HOUSTON (CN) – Four suspected members of a Houston armored-car robbery crew who were arrested Wednesday in an FBI sting, during which their ringleader was killed, made their first appearances Thursday in federal court.
Police began investigating the crew in March after Melvin Moore, a Loomis armored car courier, was shot and killed outside a Chase Bank in Houston while putting cash in an ATM, according to a Dec. 7 affidavit from FBI special agent William Applegate.
“Surveillance video revealed that the shots which killed Moore were fired from some distance, after which a black sedan pulled up. A black male exited the rear of the vehicle and attempted to reach the box containing the currency,” the charging document states.
Moore, “in his last act,” pulled out his pistol and fired at the man, who got back in the car without taking the money, the arrest report states.
The FBI says the same crew murdered David Guzman, another Loomis armored car courier, on Aug. 29, as Guzman filled up an ATM outside a Wells Fargo in Houston.
“Surveillance video again revealed that the shots which killed Guzman were fired from some distance,” Applegate’s affidavit states.
A blue Toyota sedan pulled up and a black man got out and grabbed a cash box containing $120,000, the document states.
In September, the Houston Police Department opened an investigation into Redrick Jevon Batiste, found out the address of his Houston home, and connected him to a white Toyota 4-Runner with stolen rear and front license plates that was reported stolen in June 2015 by someone who legally rented it, according to the affidavit.
The crew’s alleged method of killing the two guards is eerily reminiscent of the Washington D.C.-area sniper attacks of 2002, in which John Allen Muhammad and his then 17-year-old accomplice, Lee Boyd Malvo, killed 10 people by shooting them with a rifle from a hole cut in the back of a Chevy Caprice.
HPD officers found the stolen SUV at a Houston apartment complex on Sept. 7.
“Officers noted that in the rear hatch door of the vehicle, adjacent to the license plate, an aftermarket port hole had been cut out. This port hole was large enough to accommodate a rifle with a scope,” the affidavit states.
The arrest reports says FBI agents observed Batiste, Marc Anthony Hill and Nelson Alexander Polk casing an Amegy Bank in North Houston, observing the comings and goings of a Loomis armored car, from Nov. 21 to Nov. 30.
On Nov. 29, a Houston federal judge signed an order authorizing law enforcement to intercepts calls made to Batiste’s cellphone.
The alleged robbery ring was set to execute the robbery Wednesday morning.
“At approximately 9:30 a.m., members of Batiste’s robbery crew began to take positions around the bank,” the affidavit states.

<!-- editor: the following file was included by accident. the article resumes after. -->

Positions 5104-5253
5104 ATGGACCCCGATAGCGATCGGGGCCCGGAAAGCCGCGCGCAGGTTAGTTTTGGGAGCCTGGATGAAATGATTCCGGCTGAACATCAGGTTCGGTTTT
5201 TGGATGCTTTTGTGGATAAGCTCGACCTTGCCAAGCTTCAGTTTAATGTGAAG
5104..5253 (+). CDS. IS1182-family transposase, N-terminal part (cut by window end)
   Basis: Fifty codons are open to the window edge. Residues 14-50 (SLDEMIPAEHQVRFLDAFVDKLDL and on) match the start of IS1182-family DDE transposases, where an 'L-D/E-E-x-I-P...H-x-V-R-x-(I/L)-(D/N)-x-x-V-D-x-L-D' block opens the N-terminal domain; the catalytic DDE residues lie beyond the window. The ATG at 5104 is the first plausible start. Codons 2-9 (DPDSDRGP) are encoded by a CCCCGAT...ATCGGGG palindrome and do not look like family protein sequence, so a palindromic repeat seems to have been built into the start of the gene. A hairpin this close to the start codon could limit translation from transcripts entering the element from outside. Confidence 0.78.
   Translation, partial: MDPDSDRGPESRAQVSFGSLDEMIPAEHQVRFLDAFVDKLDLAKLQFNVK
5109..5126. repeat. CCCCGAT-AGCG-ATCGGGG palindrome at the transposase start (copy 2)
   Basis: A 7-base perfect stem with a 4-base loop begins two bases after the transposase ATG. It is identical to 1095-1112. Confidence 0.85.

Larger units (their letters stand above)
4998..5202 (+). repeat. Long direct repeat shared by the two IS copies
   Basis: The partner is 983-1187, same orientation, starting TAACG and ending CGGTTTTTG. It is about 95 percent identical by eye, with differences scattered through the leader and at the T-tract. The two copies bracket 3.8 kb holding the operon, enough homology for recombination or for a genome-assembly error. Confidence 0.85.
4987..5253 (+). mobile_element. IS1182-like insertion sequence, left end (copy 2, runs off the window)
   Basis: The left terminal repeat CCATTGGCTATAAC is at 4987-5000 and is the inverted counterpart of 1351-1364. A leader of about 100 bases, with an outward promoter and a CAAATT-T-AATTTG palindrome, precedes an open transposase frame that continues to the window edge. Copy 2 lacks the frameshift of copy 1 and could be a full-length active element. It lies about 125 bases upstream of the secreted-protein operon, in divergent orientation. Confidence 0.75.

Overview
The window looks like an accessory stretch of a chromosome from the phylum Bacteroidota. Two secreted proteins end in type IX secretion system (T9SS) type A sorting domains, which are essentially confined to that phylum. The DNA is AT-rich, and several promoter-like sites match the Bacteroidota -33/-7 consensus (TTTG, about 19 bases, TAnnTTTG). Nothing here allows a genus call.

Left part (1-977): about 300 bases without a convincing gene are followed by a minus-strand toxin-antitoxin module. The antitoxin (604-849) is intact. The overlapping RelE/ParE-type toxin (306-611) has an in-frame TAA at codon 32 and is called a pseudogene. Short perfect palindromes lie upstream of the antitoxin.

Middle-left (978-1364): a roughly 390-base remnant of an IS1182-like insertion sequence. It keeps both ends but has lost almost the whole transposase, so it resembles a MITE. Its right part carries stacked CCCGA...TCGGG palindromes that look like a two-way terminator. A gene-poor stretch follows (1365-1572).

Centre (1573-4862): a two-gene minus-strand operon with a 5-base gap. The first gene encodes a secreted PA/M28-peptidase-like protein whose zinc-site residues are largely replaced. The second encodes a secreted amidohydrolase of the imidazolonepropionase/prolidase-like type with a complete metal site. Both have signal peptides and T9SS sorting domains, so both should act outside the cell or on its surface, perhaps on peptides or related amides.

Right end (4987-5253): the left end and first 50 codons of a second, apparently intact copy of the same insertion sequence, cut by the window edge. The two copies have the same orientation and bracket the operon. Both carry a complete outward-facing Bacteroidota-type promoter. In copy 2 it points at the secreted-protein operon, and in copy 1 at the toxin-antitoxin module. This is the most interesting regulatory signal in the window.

FBI agents moved in to arrest the men at 11:00 a.m. Wednesday. Polk and alleged crew member Trayvees Duncan-Bush were caught after a short foot chase, police say.
“When Batiste saw officers approaching, he began shooting at them and officers returned fire. Batiste was struck in the leg and in the chest and died after being removed from the scene,” the affidavit states.
Batiste had a lengthy rap sheet including two misdemeanor assault convictions and arrests on charges of DUI, credit card abuse, marijuana possession and evading arrest, Harris County court records show. He was 37.
Polk, Hill, Duncan-Bush and John Edward Scott, who is not mentioned in the arrest report, all made their initial appearances Thursday morning before U.S. Magistrate Judge Dena Palermo with cuffs on their wrists and ankles.
They stood in a semicircle shoulder-to-shoulder with attorneys as Palermo asked them about their finances and employment. All the defendants but Polk, bald with a muscled torso evident beneath a blue T-shirt, said they didn’t have any money in the bank or own homes or cars.
Hill told the judge he runs a gourmet-popcorn business and owns a $450,000 home, which Palermo said disqualifies him from getting a court-appointed attorney. She appointed attorneys for the other men.
Palermo set Hill’s attorney-determination hearing for Friday at 10 a.m. and an arraignment and bond hearing for his co-defendants for Dec. 14 at 11 a.m. All four defendants will remain jailed until then.
Art Acevedo was sworn in Nov. 30 as Houston’s police chief. He gave the city a dubious designation, telling reporters at the scene Wednesday that Houston is the “capital of the world” for armored-car robberies.
An FBI spokeswoman told the Houston Chronicle that eight armored cars have been robbed in Greater Houston this year and three guards have been killed in the past two years.
Acevedo told the Chronicle there’s a “high probability” Batiste’s crew is responsible for killing all three guards.